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2009 - week 48, from 28 November

PostPosted: Fri Nov 27, 2009 11:01 am
by Charlie
Seq - Artist - Song Title - Album - Country - Label - Cat no

1 - Buika with Chucho Valdes - Vamonos - El Ultimo Trago - Spain - Warner -

2 - Yasmin Levy - Porque (with Eleni Vitaly) - Sentir - Israel/Greece - World Village - WV 450010

3 - Gino Bordin - Crepuscule Hawaiien - Virtuoso de la Guitare Hawaiienne - Italy - Grass Skirt - GSK 1003

4 - Blue Asia - Kun-nu-Shu - Sketches of Myahk - Japan - Vivid Sound - VSCD 9692

5 - Mahala Rai Band - Tu Romnie (with Dan Armeanca) - Ghetto Blasters - Romania - Asphalt Tango - CD-ATR 2509

6 - Faiz Ali Faiz & Titi Robin - Mast Qalandar - Khiraj Aqeedat - Jaadu Magic - Pakistan/France - Accord Croises - AC 130

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Chucho Valdes and Buika

Q: When does a piano player become classified as a cocktail pianist?
A: When the listener dislikes him.

'Cocktail pianist' is just about the worst thing we can say, damning the musician as the sort of person content to tinkle away playing background music in a hotel lounge. There are some (well, only one person so far) who used the term to describe the Cuban pianist Chucho Valdes on this album, but the accusation is absurdly inaccurate and misses the point of a sensitive and sympathetic collaboration between vocalist and pianist to celebrate the repertoire of the Mexican singer Chavela Vargas. Before you correct me, I know Chavela was born in Cost Rica, but she made her reputation in Mexico and was based there for many years. Still alive at the age of 90, she ‘came out’ about ten years ago, finally admitting what many had suspected, that she had been a lesbian throughout her career, not something that could be admitted in a Catholic country at the time. Anyway, this album is a lovely evocation of her songs, almost always using sparse accompaniment, and produced once more by Javier Limón, the Spanish producer who has been associated with all Buika’s albums so far (this is her fourth).

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Eleni Vitaly and Yasmin Levy

Javier Limón was also the producer of Yasmin Levy’s last album, which is where the ‘cocktail pianist’ accusation first surfaced. Certainly some songs are an uneasy combination of bland accompaniment and passionate singing, but the partnership seems to work fine on the vocal duet with Greek singer Eleni Vitaly.

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Gino Bordin

The sound of a slide guitar evokes different connotations depending on the age and experience of the listener. For me, the first thought is of Nashville, where ‘pedal steel’ guitar was the vogue during the 1960s and ‘70s. It was a surprise to discover how popular this sound was in Nigeria, on the records of Ebenezer Obey, King Sunny Adé and Segun Adewale. Go back in time, and the association is with Hawaiian guitar, popular throughout the world in the 1930s and ‘40s and continuing to flourish in France, where the Italian musician Gino Bordin was still celebrated in the 1950s. Grass Skirt Records have just released a whole album by Bordin, which is consistently pleasing but perhaps best heard one track at a time. Crepuscule, as you probably already know, means dawn.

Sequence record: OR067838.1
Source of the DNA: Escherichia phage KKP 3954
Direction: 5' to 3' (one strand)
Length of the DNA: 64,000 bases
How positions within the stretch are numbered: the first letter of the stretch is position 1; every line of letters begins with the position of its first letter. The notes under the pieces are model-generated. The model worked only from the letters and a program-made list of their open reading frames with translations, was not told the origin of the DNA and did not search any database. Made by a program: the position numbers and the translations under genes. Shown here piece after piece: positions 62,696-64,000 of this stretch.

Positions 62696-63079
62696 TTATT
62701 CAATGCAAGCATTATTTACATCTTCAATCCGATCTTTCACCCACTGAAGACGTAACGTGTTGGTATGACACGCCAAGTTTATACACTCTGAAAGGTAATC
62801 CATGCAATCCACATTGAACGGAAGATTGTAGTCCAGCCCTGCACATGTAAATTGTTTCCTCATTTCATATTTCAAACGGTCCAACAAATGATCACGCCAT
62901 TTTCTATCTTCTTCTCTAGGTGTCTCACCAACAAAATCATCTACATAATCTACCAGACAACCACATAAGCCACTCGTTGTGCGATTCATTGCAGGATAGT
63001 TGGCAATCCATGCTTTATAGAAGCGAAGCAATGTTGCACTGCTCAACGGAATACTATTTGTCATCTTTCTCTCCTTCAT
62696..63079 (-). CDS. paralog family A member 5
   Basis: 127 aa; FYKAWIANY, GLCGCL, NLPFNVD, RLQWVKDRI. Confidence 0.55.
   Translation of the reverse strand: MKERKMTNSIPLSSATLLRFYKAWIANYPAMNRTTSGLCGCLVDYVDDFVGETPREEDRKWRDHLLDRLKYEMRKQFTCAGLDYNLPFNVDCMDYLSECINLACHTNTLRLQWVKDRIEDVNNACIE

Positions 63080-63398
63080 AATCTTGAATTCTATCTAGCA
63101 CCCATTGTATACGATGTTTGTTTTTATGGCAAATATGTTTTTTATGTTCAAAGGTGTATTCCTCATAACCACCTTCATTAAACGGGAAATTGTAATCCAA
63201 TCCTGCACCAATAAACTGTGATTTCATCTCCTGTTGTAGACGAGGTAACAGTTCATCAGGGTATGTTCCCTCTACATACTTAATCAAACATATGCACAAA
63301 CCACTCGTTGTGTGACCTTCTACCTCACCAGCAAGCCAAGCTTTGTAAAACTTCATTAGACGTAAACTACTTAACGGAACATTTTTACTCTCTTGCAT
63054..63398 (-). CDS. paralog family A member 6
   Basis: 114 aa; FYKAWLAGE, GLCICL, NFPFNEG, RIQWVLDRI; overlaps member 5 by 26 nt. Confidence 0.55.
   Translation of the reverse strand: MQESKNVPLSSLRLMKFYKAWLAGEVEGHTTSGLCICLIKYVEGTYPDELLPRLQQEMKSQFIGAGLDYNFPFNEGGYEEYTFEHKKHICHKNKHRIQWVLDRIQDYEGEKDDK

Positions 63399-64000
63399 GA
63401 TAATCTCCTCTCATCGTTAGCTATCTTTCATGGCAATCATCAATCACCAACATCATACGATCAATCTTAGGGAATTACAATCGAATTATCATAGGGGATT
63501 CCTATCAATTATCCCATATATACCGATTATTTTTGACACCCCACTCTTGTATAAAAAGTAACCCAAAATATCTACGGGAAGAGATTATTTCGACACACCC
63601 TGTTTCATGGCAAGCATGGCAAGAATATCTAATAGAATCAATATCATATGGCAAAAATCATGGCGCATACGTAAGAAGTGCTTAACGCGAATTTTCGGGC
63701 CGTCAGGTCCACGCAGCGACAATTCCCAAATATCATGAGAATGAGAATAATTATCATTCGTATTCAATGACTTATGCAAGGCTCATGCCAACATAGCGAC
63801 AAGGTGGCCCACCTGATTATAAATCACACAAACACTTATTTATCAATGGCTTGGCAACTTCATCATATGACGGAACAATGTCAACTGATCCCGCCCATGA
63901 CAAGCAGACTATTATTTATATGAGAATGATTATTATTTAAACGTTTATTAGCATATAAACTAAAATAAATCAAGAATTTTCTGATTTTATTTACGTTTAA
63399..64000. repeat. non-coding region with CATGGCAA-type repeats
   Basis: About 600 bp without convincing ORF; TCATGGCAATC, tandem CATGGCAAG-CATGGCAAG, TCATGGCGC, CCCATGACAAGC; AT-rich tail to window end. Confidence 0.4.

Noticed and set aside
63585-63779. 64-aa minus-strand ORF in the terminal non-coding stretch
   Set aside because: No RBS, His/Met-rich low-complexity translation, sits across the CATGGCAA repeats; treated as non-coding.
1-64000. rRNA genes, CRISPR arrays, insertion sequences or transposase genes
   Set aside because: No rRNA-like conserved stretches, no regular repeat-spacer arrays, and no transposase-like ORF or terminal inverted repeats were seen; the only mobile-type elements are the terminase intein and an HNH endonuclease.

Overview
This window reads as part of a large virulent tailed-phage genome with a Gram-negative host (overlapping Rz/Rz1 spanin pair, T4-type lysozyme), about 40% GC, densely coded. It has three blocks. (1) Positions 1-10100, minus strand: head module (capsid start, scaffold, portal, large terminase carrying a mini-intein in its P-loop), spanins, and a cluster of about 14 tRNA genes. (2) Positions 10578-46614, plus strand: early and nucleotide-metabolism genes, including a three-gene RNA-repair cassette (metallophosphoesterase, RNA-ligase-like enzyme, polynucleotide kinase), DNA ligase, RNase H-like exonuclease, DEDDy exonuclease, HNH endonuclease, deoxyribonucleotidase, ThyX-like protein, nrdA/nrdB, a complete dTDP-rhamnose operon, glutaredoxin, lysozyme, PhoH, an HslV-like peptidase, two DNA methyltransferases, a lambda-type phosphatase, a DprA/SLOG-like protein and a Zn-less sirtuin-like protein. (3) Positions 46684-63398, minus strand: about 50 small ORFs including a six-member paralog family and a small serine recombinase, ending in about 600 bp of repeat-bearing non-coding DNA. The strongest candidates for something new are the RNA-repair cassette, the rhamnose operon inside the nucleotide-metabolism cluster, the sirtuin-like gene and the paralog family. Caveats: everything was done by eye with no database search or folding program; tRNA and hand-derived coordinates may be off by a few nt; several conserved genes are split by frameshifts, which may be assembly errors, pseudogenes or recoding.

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Blue Asia (Makoto Kubota, right)

Since releasing the path-breaking and continually impressive Hotel Bangkok in the middle of the decade, the Japanese production unit who call themselves Blue Asia made a trip to Morocco which was much less original and interesting. But now they have stayed much closer to home and made what just might be their best record yet, Sketches of Myahk, recorded on an island of Okinawa. The technique remains the same, to record traditional singers and musicians and place samples over pre-recorded backing tracks. Horrifying to purists, but delightful to those of us who simply let the record play without prejudging it on the basis of how it was made.

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The Mahala Brass Band [photo: www.flyglobalmusic.com]

I am dangerously close to finding that many brass band records merge into a blur of noisy barrage, so do not put a new one on the top of my must-listen-to pile. Ghetto Blasters by The Mahala Brass Band confounds such prejudice, yielding songs with a distinct shape and melody, and with encouragement I’ll be glad to come back to play another track.

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Faiz Ali Faiz
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Titi Robin

Noting the collaboration between Faiz Ali Faiz, the qawaali vocalists from Pakistan, and Titi Robin, the guitarist from France, I was ready for it to go either way. You can never tell whether people will inspire each other or cancel each other out. Happily, this is a success for the French label Accord Croises, which specialises in fostering such encounters.

Mahala Rai Band

PostPosted: Sun Dec 20, 2009 10:15 pm
by Odette
What a sound...I will have to invest in this even if it THE only juicy track;thankyou Charlie.